Assisted dying group accused of trying to 'buy' debate by MPs

Assisted dying group accused of trying to ‘buy’ debate by MPs by asking supporters to donate towards social media push for parliamentary petition

  • Dignity in Dying is raising money for social media push for parliamentary petition
  • It calls for assisted dying for terminally ill, mentally competent adults’ to be legal
  • But its tactic has prompted MP to say group is trying to ‘buy debates’ in chamber

An assisted dying group has been accused of trying to ‘buy’ a debate in Parliament with a cash appeal. 

Dignity in Dying has written to supporters asking them to donate towards a social media advertising push for an official parliamentary petition. 

They say it ‘will cost a little under a pound per signature’ to reach new supporters. 

The petition, which calls on the Government to ‘legalise assisted dying for terminally ill, mentally competent adults’, was just shy last night of the 100,000 signatures required for consideration for a debate in Parliament. 

But the tactic prompted accusations – denied by the group – that it is trying to ‘buy debates’. 

Dignity in Dying has written to supporters asking them to donate towards a social media advertising push for an official parliamentary petition. They say it ‘will cost a little under a pound per signature’ to reach new supporters (stock image)

Tory MP Danny Kruger, chairman of the All-Party Parliamentary Group on Dying Well, said: ‘The implication of this extraodinary fundraising email is that well-funded campaign groups can now buy debates in Parliament that they have failed to obtain democratically’

Tory MP Danny Kruger, chairman of the All-Party Parliamentary Group on Dying Well, said: ‘The implication of this extraodinary fundraising email is that well-funded campaign groups can now buy debates in Parliament that they have failed to obtain democratically. 

‘Whatever your views on this issue, this email calls into question the integrity of our democratic system.’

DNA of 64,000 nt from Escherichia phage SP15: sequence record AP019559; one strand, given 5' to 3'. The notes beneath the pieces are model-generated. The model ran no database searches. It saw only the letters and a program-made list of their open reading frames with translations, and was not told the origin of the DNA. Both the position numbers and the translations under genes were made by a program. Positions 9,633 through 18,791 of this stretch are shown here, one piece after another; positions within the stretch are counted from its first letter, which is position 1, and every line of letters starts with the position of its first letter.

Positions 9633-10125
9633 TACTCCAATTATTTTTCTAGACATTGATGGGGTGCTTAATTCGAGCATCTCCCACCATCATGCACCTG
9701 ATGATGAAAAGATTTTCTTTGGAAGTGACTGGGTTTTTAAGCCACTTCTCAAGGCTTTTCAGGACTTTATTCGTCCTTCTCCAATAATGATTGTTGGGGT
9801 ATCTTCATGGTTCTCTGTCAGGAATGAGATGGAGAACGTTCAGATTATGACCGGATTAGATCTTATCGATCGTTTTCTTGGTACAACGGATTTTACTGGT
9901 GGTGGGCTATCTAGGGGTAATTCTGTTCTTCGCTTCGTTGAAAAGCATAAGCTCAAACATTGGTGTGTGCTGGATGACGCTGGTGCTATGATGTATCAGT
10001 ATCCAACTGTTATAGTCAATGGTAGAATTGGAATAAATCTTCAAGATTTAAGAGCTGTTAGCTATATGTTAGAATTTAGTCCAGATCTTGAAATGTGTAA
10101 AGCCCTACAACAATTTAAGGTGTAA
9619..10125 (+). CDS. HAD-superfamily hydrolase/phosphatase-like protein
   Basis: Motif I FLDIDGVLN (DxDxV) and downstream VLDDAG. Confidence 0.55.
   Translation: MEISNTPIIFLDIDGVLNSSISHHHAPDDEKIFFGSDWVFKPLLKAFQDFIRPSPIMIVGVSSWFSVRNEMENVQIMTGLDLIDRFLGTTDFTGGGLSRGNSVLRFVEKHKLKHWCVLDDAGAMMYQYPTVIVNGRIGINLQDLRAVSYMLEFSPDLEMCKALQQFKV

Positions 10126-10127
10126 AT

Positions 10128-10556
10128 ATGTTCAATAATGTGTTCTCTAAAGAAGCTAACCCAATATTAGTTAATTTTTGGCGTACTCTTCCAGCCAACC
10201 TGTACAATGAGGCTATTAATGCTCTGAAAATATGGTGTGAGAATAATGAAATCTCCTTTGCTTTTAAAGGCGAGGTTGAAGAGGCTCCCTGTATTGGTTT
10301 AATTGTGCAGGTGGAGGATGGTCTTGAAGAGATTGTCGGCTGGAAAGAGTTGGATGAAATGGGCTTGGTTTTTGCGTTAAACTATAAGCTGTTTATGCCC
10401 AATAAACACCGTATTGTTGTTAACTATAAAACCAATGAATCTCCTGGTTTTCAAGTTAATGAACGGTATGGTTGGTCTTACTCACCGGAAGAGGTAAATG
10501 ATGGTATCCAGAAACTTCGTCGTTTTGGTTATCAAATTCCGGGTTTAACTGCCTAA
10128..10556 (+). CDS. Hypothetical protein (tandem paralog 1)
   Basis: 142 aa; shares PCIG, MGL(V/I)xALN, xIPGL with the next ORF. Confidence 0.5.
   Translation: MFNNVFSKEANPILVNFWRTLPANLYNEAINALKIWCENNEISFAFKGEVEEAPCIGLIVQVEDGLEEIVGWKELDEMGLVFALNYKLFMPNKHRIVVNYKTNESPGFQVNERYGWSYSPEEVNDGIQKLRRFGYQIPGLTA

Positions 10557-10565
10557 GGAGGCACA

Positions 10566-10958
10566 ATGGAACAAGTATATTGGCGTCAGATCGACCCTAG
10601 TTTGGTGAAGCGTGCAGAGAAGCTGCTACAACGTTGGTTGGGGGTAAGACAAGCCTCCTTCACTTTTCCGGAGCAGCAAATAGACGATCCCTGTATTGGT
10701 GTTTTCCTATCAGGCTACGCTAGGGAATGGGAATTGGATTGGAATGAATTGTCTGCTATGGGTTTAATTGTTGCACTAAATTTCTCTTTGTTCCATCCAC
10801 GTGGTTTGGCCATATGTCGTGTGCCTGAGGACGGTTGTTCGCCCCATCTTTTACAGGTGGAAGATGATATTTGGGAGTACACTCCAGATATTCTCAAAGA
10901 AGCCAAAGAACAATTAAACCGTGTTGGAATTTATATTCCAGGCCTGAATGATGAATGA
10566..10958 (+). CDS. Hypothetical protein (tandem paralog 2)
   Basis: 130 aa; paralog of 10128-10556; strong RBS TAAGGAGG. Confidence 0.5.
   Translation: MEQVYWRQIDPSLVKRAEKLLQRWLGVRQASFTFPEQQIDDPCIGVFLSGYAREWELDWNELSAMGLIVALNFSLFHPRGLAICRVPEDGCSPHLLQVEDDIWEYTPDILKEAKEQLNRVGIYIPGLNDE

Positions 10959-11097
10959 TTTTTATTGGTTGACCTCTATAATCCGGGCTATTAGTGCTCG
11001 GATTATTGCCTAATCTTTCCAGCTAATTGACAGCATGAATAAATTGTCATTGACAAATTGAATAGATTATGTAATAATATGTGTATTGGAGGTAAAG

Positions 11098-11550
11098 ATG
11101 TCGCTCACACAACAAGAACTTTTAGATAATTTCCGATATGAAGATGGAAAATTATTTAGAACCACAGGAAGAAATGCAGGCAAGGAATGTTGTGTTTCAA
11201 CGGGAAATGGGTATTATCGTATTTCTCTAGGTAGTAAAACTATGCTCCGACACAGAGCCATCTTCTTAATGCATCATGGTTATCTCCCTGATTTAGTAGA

Mr Kruger said he will write to Catherine McKinnell, chairman of the Petitions Committee, to ask her to ‘investigate this petition incredibly carefully’.

He added: ‘There seems to be ample evidence that the signatures have been obtained as a result of spending tens of thousands of pounds – something out of reach to the campaigners of a majority of causes worthy of parliamentary debate.’ 

Baroness Meacher pictured as she joins demonstrators, including Humanists UK’s members and supporters, during a protest outside the Houses of Parliament in London to call for reform as peers debate the new assisted dying legislation in October 2021

The Assisted Dying Bill, sponsored by crossbench peer Baroness Meacher – who chairs the group – failed to secure a Commons debate after stalling during its passage in the Lords. 

David Pearce, Dignity in Dying’s fundraising director, said: ‘The strength of feeling among the public on this matter is well documented, with the vast majority – 84 per cent – from all corners of the country, walks of life and political persuasions wanting to see a change in the law.

‘Dignity in Dying is promoting awareness of the petition and has been transparent in its fundraising efforts to do so. 

‘To imply that signatures can be “bought” is patronising in the extreme. It is up to individuals to sign if they want to see the issue debated in Parliament.’ 

He accused ‘anti-choice’ campaigners of raising funds with the ‘intention of blocking a debate’ to ‘deny the British people a say on this fundamental issue’. 

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